As I was implementing the feature for outputting workout data to some kind of visual medium, I realized that I had to deal with a problem: Different kinds of exercises would require different kinds of text outputs.

To give you a rough idea, I wanted to change the outputs depending on the type of exercise like so:

  • Barbell: 10 REPS @ 100 LBS
  • Dumbbell: 10 REPS @ 50 LBS x2
  • Bodyweight: 10 REPS @ Bodyweight
  • Bodyweight +: 10 REPS @ Bodyweight + 45 LBS
  • Timed: 60 SEC @ 100 LBS

Before I proceed, note that there were other types (working out can become complicated) and that the code I will be showing has been trimmed down and changed to fit nicely into an article.

In keeping with my definition from before, the goal of writing an abstract class, is to implement everything (even state such as variables and constants) which is shared across all child classes in the abstract class. Then, for anything which changes across said child classes, create an abstract method:

abstract class Exercise { private final String type; protected final String name; protected final int[] repetitionsOrTime; protected final double[] weight; protected static final String POUNDS = "LBS"; protected static final String SECONDS = "SEC "; protected static final String REPETITIONS = "REPS "; public Exercise(String type, String name, int[] repetitionsOrTime, double[] weight) { this.type = type; = name; this.repetitionsOrTime = repetitionsOrTime; this.weight = weight; } public String getFormattedOutput(){ StringBuilder sb = new StringBuilder(); sb.append(name); sb.append("\n"); getSetData(sb); sb.append("\n"); return sb.toString(); } /** * Append data appropriately based on Exercise type * @param sb - StringBuilder to Append data to */ protected abstract void getSetData(StringBuilder sb); //...Getters

I may be stating the obvious, but if you have any questions about what should or should not be implemented in the abstract class, the key is to look at any part of the implementation which has been repeated in all child classes.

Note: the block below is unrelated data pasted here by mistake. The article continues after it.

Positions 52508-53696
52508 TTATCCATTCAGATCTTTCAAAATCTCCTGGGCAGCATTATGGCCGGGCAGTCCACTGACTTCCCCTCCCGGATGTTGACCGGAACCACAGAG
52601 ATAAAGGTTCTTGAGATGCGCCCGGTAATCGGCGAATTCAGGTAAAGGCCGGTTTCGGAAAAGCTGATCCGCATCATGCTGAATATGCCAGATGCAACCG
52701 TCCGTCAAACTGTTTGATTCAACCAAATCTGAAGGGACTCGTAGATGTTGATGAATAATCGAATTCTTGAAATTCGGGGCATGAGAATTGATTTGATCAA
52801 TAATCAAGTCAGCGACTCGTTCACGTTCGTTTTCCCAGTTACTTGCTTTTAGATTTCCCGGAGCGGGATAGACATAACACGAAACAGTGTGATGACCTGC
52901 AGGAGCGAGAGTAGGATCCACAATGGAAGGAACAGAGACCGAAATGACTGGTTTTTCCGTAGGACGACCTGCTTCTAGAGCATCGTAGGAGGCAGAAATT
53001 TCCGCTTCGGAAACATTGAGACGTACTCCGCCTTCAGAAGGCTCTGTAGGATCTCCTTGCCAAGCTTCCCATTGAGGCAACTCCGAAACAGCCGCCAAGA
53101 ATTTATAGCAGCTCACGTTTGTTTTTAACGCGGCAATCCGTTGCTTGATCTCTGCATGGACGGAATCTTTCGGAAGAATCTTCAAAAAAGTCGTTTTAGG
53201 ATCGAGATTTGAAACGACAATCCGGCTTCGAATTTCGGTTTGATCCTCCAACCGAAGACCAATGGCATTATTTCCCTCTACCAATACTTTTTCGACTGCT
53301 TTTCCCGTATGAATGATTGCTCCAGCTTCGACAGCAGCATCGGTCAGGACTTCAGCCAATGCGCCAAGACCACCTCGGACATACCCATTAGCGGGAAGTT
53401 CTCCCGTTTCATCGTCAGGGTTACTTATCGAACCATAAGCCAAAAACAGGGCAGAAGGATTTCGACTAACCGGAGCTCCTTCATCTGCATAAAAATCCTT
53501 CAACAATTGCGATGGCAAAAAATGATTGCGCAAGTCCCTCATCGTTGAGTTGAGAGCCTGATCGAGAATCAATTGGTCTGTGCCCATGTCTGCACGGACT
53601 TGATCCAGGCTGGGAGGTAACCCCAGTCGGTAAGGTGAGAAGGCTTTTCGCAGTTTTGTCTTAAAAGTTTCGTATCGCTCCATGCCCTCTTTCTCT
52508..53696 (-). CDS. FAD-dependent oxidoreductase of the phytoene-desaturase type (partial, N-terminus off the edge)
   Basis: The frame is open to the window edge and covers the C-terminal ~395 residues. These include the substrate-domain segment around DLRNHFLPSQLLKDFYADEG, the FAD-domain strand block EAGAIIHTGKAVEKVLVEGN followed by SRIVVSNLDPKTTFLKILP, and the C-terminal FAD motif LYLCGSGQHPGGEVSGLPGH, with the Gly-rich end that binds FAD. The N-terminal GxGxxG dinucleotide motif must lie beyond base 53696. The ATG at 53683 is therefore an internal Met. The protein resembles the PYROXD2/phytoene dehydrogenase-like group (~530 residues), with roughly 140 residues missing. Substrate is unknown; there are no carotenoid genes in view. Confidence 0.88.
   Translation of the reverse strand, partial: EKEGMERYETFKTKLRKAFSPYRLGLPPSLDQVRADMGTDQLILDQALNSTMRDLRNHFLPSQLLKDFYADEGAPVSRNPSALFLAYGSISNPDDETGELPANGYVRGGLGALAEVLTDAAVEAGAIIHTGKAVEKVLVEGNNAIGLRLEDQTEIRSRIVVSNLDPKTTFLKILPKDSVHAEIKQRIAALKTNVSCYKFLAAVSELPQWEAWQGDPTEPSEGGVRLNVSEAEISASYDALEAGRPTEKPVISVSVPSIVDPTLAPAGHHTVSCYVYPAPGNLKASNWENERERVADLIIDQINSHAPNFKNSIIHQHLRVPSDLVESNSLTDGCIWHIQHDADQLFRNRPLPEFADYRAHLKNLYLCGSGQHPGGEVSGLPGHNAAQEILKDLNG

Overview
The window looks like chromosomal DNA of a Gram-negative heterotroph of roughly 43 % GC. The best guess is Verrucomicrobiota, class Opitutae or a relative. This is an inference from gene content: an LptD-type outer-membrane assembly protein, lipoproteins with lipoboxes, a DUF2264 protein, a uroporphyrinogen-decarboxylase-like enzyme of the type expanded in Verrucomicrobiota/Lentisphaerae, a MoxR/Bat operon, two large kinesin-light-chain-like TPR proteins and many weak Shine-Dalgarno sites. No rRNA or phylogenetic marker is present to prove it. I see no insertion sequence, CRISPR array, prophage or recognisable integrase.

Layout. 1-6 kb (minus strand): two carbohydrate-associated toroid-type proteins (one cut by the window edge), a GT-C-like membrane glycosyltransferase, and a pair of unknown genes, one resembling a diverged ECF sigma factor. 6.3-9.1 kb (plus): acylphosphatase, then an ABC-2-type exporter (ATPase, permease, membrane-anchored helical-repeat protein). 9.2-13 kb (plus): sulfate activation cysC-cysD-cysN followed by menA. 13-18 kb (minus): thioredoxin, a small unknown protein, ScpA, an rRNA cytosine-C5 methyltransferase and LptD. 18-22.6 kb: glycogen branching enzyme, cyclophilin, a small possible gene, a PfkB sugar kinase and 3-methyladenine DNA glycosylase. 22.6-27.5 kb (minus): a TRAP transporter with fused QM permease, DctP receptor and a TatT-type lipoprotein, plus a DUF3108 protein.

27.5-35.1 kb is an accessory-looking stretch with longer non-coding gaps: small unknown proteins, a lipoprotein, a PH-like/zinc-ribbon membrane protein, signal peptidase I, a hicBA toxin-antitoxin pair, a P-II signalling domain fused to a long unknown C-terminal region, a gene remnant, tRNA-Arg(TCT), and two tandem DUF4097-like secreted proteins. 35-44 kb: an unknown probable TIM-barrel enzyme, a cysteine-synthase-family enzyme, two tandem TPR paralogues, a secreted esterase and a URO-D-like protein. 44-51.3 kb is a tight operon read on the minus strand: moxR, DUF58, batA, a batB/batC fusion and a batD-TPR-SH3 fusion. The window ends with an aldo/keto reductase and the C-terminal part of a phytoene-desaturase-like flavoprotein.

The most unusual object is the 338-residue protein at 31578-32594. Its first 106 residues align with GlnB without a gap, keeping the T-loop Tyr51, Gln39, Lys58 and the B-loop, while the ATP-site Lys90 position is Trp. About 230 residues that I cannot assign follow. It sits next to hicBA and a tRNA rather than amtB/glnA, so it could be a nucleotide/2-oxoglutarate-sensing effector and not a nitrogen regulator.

Now that we have established what is common amongst all exercises, we can begin to create child classes with specializations for each kind of String output:

Barbell Exercise:
class BarbellExercise extends Exercise { public BarbellExercise(String type, String name, int[] repetitionsOrTime, double[] weight) { super(type, name, repetitionsOrTime, weight); } @Override protected void getSetData(StringBuilder sb) { for (int i = 0; i < repetitionsOrTime.length; i++) { sb.append(repetitionsOrTime[i]); sb.append(" "); sb.append(REPETITIONS); sb.append(" @ "); sb.append(weight[i]); sb.append(POUNDS); sb.append("\n"); } }
Dumbbell Exercise:
class DumbbellExercise extends Exercise { private static final String TIMES_TWO = "x2"; public DumbbellExercise(String type, String name, int[] repetitionsOrTime, double[] weight) { super(type, name, repetitionsOrTime, weight); } @Override protected void getSetData(StringBuilder sb) { for (int i = 0; i < repetitionsOrTime.length; i++) { sb.append(repetitionsOrTime[i]); sb.append(" "); sb.append(REPETITIONS); sb.append(" @ "); sb.append(weight[i]); sb.append(POUNDS); sb.append(TIMES_TWO); sb.append("\n"); } }
Bodyweight Exercise:
class BodyweightExercise extends Exercise { private static final String BODYWEIGHT = "Bodyweight"; public BodyweightExercise(String type, String name, int[] repetitionsOrTime, double[] weight) { super(type, name, repetitionsOrTime, weight); } @Override protected void getSetData(StringBuilder sb) { for (int i = 0; i < repetitionsOrTime.length; i++) { sb.append(repetitionsOrTime[i]); sb.append(" "); sb.append(REPETITIONS); sb.append(" @ "); sb.append(BODYWEIGHT); sb.append("\n"); } }

I am certain that some astute readers will find things which could have been abstracted out in a more efficient manner, but the purpose of this example (which has been simplified from the original source) is to demonstrate the general approach. Of course, no programming article would be complete without something which can be executed. There are several online Java compilers which you may use to run this code if you want to test it out (unless you already have an IDE):

public class Main { public static void main(String[] args) { //Note: I actually used another nested class called a "Set" instead of an Array //to represent each Set of an Exercise. int[] reps = {10, 10, 8}; double[] weight = {70.0, 70.0, 70.0}; Exercise e1 = new BarbellExercise( "Barbell", "Barbell Bench Press", reps, weight ); Exercise e2 = new DumbbellExercise( "Dumbbell", "Dumbbell Bench Press", reps, weight ); Exercise e3 = new BodyweightExercise( "Bodyweight", "Push Up", reps, weight ); System.out.println( e1.getFormattedOutput() + e2.getFormattedOutput() + e3.getFormattedOutput() ); }